Beating the heat: Poll candidates reveal ways of braving the scorching sun during campaigns
Kolkata: With the election fever having reached its peak, candidates are literally sweating it out in the Sun, as they make their last-ditch effort to woo the electorate.
Even as the opposing parties cross words on the battleground, one issue that has served as a unifying factor for the candidates is the travails of canvassing under the scorching sun.
Nothing, however, can bog them down at this last-minute as they continue to brave the heat with summer-friendly clothes and a balanced diet.
For Saugata Roy, TMCs Dum Dum constituency candidate, a wet towel and insulin injections are a part of his every day campaign kit.
"I usually place a wet towel on my head and drink electrolyte water when campaigning in the sun. I have to eat outside on most days, which is not a very healthy thing to do. At times, I even forget to take my insulin injections," he sighed.
Basu, however, warned candidates with diabetes against drinking too much water.
"Candidates often get stressed, when addressing a rally or participating in a debate. It can have a direct impact on sugar levels. It is best to avoid drinking too much water, while sipping watermelon juice instead, once in a while," he added.
Trinamool Congress MLA Mahua Maitra, who is party supremo Mamata Banerjee's pick for the Krishnanagar Lok Sabha seat, makes it a point to apply sunscreen lotion and wear sunglasses when she leaves home for campaigning. The ruling party nominee also eats less when out in the heat, but drinks water every now and then to stay hydrated.
"I usually eat vegetable-based dishes and fruits for lunch. Also, I wear full-sleeve muslin shirts and cotton saris to avoid heat exposure. A strong sunscreen lotion and sunglasses are a must during the peak hours," she maintained.
Union minister and BJP candidate Babul Supriyo, who hits the campaign trail around 9 in the morning, usually carries home-cooked food with him. During lunch break, he visits a party karyakarta's home, sharing food with his supporters.
"I thrive on a sugar-free and gluten-free diet to keep going. There are times, however, when people offer me a sweet or a sherbet which I cannot refuse. Apart from that, music keeps me upbeat under the blazing Sun. I keep humming songs, it helps me maintain my cool," the singer-turned-politician said.
Quite like Supriyo, BJP's Krishnanagar candidate Kalyan Chowbey loads his vehicle with fruits, coconut water and curd.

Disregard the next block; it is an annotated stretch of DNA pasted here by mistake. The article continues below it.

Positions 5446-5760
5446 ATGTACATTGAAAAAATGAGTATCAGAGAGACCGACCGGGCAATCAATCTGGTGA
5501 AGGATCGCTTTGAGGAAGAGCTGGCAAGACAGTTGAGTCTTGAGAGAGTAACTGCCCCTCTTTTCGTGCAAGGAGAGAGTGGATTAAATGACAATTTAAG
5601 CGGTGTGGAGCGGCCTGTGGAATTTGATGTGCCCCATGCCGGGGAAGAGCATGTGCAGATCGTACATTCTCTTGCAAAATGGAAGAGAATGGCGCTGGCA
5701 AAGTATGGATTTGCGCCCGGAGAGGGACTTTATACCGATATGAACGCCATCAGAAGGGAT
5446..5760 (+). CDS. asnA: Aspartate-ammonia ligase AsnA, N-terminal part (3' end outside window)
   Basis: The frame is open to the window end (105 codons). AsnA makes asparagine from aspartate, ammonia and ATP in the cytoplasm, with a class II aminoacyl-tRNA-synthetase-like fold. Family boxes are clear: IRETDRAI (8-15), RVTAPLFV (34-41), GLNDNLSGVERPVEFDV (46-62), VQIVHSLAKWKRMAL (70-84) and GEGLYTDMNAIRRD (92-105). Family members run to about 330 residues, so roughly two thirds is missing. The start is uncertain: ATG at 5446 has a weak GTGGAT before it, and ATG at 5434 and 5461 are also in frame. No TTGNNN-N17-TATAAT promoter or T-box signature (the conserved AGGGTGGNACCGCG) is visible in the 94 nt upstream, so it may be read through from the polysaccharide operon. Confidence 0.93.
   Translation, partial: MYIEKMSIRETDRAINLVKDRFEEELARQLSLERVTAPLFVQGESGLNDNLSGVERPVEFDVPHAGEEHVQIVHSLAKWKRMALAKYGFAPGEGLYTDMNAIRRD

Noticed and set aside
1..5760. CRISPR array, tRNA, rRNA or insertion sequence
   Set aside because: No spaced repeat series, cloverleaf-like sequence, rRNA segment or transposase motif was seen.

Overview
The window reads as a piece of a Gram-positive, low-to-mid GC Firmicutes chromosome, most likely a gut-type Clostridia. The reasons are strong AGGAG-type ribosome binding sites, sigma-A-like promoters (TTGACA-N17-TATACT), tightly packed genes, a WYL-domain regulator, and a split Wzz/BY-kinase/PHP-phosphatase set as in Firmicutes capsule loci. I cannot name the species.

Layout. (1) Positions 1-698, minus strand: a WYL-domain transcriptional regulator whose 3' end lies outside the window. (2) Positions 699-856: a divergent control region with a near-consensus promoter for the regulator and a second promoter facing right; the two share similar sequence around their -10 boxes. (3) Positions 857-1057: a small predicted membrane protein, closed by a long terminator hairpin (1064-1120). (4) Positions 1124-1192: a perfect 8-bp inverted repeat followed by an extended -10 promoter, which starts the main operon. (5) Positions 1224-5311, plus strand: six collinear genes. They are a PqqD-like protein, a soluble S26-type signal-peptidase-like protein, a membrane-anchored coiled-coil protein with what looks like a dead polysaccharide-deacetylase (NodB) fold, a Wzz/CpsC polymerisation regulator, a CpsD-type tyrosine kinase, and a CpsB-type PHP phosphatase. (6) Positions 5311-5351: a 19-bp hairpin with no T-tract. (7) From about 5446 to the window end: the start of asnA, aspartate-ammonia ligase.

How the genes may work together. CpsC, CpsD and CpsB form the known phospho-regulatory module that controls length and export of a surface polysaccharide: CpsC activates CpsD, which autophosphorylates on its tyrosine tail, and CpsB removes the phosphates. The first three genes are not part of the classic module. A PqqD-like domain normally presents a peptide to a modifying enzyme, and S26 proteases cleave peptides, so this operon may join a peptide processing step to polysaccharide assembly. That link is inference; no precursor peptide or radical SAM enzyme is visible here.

"My day starts at 7.30 am. I first visit the local market, talk to people before taking to the streets with my team. My day ends sometime around midnight, or even extends beyond that. Only the other day, I participated in a night-long cricket tournament. The love and the adulation you receive from people are your stress-busters in this heat," Chowbey said.
Chowbey is also particular about his choice of clothes for padyatra and roadshows.
"During the day, I stick to linen clothes and drink lots of coconut water to stay hydrated. As I am a vegetarian, my diet usually consists of chapatti, dal and sabzi (veggies)," he added.
According to preventive medicine specialist Dr Debasish Basu, it is important to have fluids and oil-free food to avoid dehydration under the Sun.
"Political candidates or any person for that matter should avoid caffeine and fizzy drinks when out in the Sun for long hours. The sugar in the cold drink gives an immediate kick, but the phosphoric acid in it dehydrates the body. It is important to drink room-temperature water and stick to fruit juices and less-oily food to get going," he said. Basu also insisted that candidates should wear cotton and linen clothes to stay comfortable.
"Cool and breezy clothes help us stay comfortable under the scorching Sun. I would suggest cotton, linen and other breathable fabrics, which allows better air flow, to beat the summer heat," he added.
Unlike Chowbey or Moitra, CPI(M)s Raiganj candidate Mohammed Salim claimed that he does not adopt any particular measure to beat the heat during canvassing as meeting people and party workers in the day is "part of his everyday routine".
"I usually eat less oily food, all round the year. When I am out campaigning, I halt at a local resident's house for lunch. There are tubewells installed across the constituency. When I am thirsty, I drink water from a tube well," the 61-year-old leader and sitting MP from Raiganj added.
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